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"President Carrot' comment sparks alleged retribution from bikie gang, court told

By court reporter Candice Prosser

Alleged victim Halow Shamseddini was a former Hells Angels bikie gang member.

Hells Angels bikie gang members allegedly sought retribution against a former member after he called the leader "President Carrot" on social media, the South Australian Supreme Court has heard.

Daniel Tamas, 29, and Stefanos Anagnastopoulos, 31, were arrested after the house of Halow Shamseddini was attacked three times in late May.

They were charged with arson and damaging property for a criminal organisation.

The Supreme Court heard the defendants allegedly poured petrol on a large iron fence surrounding the property at Mile End and tried to set it on fire, but were caught by police nearby after Mr Shamseddini called triple-0.

The court heard that just a few days earlier Mr Shamseddini's house was allegedly subjected to a Molotov cocktail attack, followed by a drive-by shooting, but he refused to cooperate with police.

Prosecutor Chris Edge told the court Mr Shamseddini had recently left the gang and had posted "silly and offensive" comments about the club on social media and in text messages, allegedly prompting the club to seek retribution.

One of the comments read: "Shame on you Mr President, President Carrot."

"There's no doubt [Mr Shamseddini] is antagonising these people, for whatever reason," Mr Edge said.

The triple-0 call made by Mr Shamseddini was played to the court, during which banging and yelling could be heard in the background.

Mr Shamseddini told the operator "they are smashing things" and "bullets coming", although the court heard there was no evidence of a shooting on that occasion.

He can also be heard to say "they are trying to come in" and "they are smashing in".

Mr Edge said it demonstrated the defendants were allegedly trying to intimidate Mr Shamseddini and there was an "obvious likelihood" of him being subjected to further violence.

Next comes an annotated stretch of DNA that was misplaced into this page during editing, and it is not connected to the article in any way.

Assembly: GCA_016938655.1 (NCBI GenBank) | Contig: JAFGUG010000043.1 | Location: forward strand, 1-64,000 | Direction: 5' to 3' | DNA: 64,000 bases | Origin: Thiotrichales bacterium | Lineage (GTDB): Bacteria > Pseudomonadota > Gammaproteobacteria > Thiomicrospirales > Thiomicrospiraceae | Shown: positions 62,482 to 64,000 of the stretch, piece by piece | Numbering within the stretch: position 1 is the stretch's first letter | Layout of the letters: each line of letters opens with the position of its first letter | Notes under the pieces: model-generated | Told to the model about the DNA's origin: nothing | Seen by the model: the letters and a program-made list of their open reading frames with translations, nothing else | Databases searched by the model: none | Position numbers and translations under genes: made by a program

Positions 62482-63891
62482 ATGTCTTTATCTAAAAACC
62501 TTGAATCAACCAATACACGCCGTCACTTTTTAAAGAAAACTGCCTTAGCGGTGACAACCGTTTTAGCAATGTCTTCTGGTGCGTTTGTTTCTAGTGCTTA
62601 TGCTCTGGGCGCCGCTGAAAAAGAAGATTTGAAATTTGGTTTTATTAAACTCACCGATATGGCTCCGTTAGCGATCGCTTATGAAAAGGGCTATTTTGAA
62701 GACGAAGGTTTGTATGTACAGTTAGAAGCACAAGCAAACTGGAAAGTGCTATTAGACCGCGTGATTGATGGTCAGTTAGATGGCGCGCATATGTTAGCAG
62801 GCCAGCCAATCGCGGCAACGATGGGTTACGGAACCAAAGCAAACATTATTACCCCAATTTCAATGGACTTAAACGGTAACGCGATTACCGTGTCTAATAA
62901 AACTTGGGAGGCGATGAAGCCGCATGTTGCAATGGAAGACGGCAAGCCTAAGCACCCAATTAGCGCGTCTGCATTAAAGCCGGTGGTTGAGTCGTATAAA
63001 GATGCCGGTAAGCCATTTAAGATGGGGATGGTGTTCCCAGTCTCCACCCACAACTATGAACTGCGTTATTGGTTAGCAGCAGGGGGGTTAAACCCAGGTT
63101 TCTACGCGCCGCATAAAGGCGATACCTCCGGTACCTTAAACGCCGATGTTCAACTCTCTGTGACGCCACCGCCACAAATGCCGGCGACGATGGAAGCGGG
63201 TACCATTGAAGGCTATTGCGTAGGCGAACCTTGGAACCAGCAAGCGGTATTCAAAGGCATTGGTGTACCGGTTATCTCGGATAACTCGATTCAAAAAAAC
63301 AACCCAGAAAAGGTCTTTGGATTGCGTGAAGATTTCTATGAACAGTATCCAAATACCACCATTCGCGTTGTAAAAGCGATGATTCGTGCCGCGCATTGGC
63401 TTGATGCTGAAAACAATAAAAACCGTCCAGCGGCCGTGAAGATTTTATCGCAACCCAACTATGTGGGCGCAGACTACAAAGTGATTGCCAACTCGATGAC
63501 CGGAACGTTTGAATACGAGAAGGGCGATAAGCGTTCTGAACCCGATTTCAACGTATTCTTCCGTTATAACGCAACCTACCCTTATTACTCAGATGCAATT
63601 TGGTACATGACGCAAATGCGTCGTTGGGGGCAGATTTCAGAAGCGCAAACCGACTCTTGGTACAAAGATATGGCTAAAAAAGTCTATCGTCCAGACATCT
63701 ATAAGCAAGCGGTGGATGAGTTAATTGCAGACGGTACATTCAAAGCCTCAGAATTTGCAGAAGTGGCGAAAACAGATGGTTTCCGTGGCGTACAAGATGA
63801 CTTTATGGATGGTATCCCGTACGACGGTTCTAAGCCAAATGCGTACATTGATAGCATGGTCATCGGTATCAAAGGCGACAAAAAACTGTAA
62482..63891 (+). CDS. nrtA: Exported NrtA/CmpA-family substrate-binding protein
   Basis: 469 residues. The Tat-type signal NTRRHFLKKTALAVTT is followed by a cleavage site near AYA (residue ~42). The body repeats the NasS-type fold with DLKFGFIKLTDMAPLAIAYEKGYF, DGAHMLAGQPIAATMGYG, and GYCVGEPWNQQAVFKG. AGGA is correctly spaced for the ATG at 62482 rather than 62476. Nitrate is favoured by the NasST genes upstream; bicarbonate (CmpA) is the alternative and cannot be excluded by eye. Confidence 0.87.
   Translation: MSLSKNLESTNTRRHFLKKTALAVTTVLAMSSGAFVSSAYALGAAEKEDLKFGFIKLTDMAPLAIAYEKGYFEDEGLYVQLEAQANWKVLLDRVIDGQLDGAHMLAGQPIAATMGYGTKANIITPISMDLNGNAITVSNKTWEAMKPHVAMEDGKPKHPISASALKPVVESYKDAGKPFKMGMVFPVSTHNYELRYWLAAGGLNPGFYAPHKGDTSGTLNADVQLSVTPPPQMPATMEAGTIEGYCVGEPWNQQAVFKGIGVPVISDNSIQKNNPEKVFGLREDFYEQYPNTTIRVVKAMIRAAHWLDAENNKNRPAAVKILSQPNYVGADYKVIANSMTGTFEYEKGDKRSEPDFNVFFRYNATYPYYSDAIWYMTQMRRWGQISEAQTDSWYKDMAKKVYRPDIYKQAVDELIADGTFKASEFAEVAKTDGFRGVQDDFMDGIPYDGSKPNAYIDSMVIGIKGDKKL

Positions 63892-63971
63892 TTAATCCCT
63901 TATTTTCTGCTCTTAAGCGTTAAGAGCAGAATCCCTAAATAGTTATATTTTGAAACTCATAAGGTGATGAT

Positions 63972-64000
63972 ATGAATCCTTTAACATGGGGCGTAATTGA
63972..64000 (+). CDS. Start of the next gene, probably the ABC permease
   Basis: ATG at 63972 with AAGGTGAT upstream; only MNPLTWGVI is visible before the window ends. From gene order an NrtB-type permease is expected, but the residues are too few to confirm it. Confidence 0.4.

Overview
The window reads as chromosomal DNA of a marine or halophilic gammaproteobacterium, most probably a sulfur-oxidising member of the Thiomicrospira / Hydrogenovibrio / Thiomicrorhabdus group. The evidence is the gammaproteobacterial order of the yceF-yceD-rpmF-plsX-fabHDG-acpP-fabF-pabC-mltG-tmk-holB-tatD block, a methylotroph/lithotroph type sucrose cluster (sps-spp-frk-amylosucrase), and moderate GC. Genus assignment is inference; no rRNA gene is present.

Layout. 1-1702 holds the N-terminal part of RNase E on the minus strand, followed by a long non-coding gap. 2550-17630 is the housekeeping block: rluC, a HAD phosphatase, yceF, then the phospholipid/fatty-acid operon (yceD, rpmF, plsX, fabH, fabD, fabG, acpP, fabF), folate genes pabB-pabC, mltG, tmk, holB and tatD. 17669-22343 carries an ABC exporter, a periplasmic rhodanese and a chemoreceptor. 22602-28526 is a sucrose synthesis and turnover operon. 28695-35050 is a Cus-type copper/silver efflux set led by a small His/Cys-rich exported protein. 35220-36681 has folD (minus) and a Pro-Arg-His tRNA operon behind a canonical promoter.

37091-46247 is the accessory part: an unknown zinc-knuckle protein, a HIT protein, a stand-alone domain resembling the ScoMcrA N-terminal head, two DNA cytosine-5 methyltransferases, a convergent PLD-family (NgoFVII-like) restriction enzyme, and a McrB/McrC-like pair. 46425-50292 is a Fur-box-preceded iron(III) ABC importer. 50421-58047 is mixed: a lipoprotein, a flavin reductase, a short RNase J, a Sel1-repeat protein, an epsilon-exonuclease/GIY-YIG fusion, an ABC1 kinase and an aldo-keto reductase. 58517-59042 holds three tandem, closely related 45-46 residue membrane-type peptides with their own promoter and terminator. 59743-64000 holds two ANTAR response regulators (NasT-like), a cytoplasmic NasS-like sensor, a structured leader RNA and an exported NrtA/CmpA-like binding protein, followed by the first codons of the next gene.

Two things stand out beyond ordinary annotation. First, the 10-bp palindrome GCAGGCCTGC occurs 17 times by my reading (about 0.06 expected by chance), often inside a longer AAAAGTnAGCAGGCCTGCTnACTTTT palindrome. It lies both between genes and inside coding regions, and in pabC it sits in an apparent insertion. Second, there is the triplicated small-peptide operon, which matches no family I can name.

"It shows the arson was only one part of what must have been tactics of intimidation," he said.

"How much further could this have gone if not for police attendance as a result of the triple-0 call?"

Fence 'too wet' to be lit by fire

Tamas' lawyer Eugene McGee said while his client admitted to being present and trying to set fire to the fence, he denied acting on behalf of the club.

Mr McGee said his client was simply attempting to retrieve somebody else's motorcycle that was in the possession of Mr Shamseddini.

He said the fire did not damage the fence and any effort to ignite it would have been futile.

"By throwing flammable liquid on an already wet metal fence, it's clear the likelihood of damage was minimal," Mr McGee said.

The Director of Public Prosecutions sought a review of a magistrate's decision to grant bail to Tamas, who the court heard was the club's Sergeant at Arms and responsible for enforcing discipline.

Chief Justice Chris Kourakis refused bail.

He said he was satisfied that if Tamas was released from custody it would cause Mr Shamseddini to reasonably fear for his safety.

"The allegations in this matter are allegations of reprisals in a very serious way and in a very frightening way by a criminal organisation," Chief Justice Kourakis said.

The case will return to the Adelaide Magistrates Court for a committal hearing.